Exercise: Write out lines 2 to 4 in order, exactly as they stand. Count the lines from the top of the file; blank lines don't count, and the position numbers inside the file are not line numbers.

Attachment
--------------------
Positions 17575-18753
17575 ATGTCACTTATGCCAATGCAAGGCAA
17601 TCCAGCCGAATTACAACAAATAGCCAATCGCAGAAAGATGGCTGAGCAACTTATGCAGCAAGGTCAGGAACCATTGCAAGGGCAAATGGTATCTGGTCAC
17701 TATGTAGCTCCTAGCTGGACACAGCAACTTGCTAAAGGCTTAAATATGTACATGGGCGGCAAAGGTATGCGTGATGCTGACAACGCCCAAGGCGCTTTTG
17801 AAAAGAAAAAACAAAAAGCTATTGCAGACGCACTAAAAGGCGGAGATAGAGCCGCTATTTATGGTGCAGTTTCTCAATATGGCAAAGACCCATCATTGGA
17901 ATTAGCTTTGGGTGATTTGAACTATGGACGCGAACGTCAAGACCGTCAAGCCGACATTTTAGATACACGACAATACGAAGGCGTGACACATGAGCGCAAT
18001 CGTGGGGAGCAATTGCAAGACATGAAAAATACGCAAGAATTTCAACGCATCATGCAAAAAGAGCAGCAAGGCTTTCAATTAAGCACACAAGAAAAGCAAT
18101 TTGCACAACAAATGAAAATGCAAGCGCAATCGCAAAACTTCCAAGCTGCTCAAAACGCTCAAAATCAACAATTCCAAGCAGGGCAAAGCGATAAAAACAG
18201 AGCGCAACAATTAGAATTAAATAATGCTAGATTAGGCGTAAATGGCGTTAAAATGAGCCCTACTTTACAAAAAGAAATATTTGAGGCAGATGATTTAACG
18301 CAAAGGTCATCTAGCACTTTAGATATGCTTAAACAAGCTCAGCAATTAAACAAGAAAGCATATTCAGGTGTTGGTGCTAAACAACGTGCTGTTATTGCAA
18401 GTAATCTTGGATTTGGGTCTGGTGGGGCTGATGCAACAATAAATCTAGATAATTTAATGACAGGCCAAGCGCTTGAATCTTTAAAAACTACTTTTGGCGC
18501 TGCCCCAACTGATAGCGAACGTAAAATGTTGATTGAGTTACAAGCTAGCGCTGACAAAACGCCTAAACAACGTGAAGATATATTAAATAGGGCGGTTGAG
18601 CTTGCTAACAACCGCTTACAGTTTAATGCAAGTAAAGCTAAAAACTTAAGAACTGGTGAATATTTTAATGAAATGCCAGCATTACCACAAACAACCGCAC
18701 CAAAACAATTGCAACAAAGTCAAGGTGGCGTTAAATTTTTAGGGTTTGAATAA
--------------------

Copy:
17575 ATGTCACTTATGCCAATGCAAGGCAA
17601 TCCAGCCGAATTACAACAAATAGCCAATCGCAGAAAGATGGCTGAGCAACTTATGCAGCAAGGTCAGGAACCATTGCAAGGGCAAATGGTATCTGGTCAC
17701 TATGTAGCTCCTAGCTGGACACAGCAACTTGCTAAAGGCTTAAATATGTACATGGGCGGCAAAGGTATGCGTGATGCTGACAACGCCCAAGGCGCTTTTG